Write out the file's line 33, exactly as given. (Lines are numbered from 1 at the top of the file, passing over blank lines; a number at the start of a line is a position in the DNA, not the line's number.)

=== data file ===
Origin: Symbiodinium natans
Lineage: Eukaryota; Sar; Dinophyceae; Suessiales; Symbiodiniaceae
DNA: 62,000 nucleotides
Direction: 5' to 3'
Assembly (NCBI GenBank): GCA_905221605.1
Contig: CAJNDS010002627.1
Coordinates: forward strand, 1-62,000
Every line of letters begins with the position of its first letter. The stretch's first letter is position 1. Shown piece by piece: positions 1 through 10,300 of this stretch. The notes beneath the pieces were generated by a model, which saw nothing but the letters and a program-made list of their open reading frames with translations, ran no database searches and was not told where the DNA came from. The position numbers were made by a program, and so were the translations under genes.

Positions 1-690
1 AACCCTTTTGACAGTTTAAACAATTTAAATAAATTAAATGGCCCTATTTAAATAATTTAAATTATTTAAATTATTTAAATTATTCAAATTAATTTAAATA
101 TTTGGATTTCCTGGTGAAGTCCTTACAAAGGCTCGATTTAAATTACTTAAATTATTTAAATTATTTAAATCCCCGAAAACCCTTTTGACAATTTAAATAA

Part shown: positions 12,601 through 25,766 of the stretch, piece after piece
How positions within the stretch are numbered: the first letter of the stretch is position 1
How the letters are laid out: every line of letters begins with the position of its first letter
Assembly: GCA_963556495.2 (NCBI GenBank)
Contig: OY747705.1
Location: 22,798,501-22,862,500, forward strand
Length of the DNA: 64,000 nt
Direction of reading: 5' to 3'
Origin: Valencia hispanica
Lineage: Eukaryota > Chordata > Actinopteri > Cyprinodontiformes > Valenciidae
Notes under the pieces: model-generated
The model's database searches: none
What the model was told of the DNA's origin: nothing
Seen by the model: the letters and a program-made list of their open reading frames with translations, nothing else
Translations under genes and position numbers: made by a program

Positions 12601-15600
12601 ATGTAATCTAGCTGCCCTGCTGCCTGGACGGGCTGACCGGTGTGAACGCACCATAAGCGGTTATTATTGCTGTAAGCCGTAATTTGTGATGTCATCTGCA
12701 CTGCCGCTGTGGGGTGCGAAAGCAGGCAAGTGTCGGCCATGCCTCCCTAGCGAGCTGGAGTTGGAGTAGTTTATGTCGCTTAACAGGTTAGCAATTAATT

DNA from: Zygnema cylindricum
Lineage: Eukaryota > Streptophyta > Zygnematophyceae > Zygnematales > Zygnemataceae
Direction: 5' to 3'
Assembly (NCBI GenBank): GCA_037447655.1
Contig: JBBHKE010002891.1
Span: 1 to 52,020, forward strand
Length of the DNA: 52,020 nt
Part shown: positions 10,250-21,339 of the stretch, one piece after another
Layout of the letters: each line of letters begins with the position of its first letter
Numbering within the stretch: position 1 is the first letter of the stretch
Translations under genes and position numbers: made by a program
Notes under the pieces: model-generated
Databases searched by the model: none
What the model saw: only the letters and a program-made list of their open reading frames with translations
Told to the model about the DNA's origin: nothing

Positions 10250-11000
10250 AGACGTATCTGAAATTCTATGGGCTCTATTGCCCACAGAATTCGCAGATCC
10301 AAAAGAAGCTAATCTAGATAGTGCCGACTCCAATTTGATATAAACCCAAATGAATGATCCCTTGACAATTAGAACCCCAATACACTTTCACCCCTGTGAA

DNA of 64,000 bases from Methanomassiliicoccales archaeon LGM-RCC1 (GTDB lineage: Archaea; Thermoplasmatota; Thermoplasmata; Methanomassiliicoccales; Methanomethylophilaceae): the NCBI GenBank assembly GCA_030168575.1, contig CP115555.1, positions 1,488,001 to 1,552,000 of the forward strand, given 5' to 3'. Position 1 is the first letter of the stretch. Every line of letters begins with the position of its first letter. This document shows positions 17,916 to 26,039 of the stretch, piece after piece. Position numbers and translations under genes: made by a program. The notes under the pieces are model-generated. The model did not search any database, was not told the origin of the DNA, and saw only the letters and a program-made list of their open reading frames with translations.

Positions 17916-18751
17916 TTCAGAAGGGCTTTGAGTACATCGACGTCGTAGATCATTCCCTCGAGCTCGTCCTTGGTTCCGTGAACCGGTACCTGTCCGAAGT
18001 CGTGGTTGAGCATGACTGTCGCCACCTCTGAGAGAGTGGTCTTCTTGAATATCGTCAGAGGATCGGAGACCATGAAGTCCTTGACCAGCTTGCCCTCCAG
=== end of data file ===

Assembly (NCBI GenBank): GCA_037447655.1